Conflicting Signals over President Buhari’s Security

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President Buhari at work

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President Muhammadu Buhari’s security officials continue to issue conflicting signals regarding which arm of the security agencies should provide close protection to him

THE rivalry among the security agencies over which arm of the security agencies should provide close protect to President Muhammadu Buhari is far from over. At the weekend, another conflicting signal came out from the office of the chief security officer, CSO, to the President reversing the order previously given by the Lt. Col. Lawal Abubakar, Aide-De-Camp, ADC to the president, stopping the Department of State Security from closely protecting the president.

In a memo dated June 26, 2015, Abdulrahman Mani, CSO to President, directed the DSS operatives to disregard the directive from Abubakar because it was a misrepresentation of Buhari’s directive. Mani’s memo came on the heels of the one issue last Wednesday by the President’s ADC, redeploying the DSS officials from 10 beats that they had previously manned inside the Presidential Villa as part of efforts to enhance general security within the Villa. He also directed the personnel of the Armed Forces and the Nigeria Police to take over the DSS officials’ duties of providing “close/immediate protection” for the president with immediate effect.

Shortly after the ADC’s memo became public, Femi Adesina, special adviser to the president on Media and publicity, also issued a statement last week, saying Buhari has not ordered the expulsion of the DSS officials from the Presidential Villa. He also admitted that a reorganisation of security at Aso Rock was underway.

However, the CSO’s memo which was obtained by Punch on Sunday, June 28, directed the DSS officials to disregard the ADC’s order because the duties being performed by the DSS personnel in the Presidential Villa were backed by relevant statutes and gazetted instruments. These roles include close body protection of the President in line with standard operational procedures and international best practices.

Abdulrahman Mani
Mani

According to him, Section 2(I )(ii) of Instrument No.SSS 1 of May 23, 1999, made pursuant to Section 6 of the National Security Agencies Decree of 1986, has been re-enacted as Section 6 of NSA Act CAP N74 LFN 2004 empowers personnel of the DSS to provide protective security for designated principal government functionaries. The functionaries include but not limited to the President and Vice President as well as members of their immediate families. The law also mandates the DSS to provide protective security for sensitive installations such as the Presidential Villa and visiting foreign dignitaries.

The CSO said it was for that reason that the personnel of the DSS near the President were carefully selected and properly trained and that background checks were constantly carried out on them to confirm their suitability and loyalty.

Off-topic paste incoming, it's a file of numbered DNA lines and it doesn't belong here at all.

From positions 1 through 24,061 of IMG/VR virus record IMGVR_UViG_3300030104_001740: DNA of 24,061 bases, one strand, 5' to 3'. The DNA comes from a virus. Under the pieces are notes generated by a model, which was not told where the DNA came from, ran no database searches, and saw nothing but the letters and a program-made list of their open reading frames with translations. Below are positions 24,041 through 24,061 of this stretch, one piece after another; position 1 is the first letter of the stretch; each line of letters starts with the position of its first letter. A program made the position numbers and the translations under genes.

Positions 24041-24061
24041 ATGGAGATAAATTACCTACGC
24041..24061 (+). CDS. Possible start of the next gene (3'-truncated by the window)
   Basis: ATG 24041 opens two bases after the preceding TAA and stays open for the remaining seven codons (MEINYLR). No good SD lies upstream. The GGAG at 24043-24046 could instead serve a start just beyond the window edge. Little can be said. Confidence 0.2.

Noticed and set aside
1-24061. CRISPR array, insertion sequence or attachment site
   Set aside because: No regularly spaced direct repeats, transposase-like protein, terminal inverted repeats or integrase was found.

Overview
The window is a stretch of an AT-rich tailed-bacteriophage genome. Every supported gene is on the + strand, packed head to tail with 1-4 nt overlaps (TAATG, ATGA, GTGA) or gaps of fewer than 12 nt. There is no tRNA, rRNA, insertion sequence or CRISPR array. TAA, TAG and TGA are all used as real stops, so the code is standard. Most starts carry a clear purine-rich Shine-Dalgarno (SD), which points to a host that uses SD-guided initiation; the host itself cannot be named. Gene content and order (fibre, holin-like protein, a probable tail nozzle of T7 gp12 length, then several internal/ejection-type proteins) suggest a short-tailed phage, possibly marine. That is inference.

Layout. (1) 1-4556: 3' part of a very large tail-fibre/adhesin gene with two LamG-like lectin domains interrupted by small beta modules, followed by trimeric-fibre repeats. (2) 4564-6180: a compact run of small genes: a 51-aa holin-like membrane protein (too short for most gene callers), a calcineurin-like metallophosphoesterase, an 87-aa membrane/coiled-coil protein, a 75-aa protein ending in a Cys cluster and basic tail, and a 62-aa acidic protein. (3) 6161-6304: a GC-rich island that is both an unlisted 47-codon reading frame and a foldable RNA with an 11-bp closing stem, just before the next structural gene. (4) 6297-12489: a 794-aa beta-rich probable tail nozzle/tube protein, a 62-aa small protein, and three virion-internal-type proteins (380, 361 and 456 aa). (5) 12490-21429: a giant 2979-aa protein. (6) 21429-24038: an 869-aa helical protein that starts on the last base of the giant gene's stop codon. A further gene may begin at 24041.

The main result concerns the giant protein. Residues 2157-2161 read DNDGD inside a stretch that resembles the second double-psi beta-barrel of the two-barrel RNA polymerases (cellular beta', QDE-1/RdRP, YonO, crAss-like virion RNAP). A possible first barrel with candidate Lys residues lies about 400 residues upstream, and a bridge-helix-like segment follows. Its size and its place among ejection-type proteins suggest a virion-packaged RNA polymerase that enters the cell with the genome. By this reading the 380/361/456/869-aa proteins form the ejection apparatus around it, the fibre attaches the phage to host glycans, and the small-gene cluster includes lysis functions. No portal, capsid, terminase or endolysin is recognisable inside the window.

“In fact, the issues raised in the aforementioned (ADC’s) circular tend to suggest that the author may have ventured into a not-too-familiar terrain. The extant practice, the world over, is that VIP protection, which is a specialised field, is usually handled by the Secret Service, under whatever nomenclature. They usually constitute the inner core security ring around every principal. The police and the military by training and mandate are often required to provide secondary and tertiary security cordons around venues and routes,” the memo said.

However, it said that “all other security agencies, including the army, the police and others, also have their roles to play. It is on this note that heads of all security agencies currently in the Presidential Villa and their subordinates are enjoined to key into the existing command and control structure. They are to work in harmony with each other in full and strict compliance with the demands of their statutorily prescribed responsibilities.

According to the memo, “joint training programmes and other incentives will be worked out in the days ahead to ensure that all security personnel at the Presidential Villa are properly educated to understand their statutory roles and responsibilities. This is with a view to avoiding obvious grandstanding, overzealousness, limited knowledge or outright display of ignorance in future.”

Mani asked all the unit and departmental heads to bring the content of his memo to the attention of all personnel for compliance. The memo was copied to the national security adviser; chief of defense staff and director-general of DSS.

However, Punch on Monday, June 29, quoted a source saying although the CSO’s directive had been widely circulated it has yet to take effect as the military men drafted to replace the DSS officials were still on their beats. The source blamed a top DSS official in the Presidential Villa for the fuse between the security agencies. He claimed that trouble started when the official ordered that soldiers should be blocked from residence reception. Infuriated by that action, he said the soldiers contacted the ADC who became angry and vowed to report to the President.

“Before that incident, the soldiers have been cooperative and well-behaved. The situation we find ourselves is painful but it is also avoidable,” the source added.

— June 29, 2015 @ 12.00 GMT

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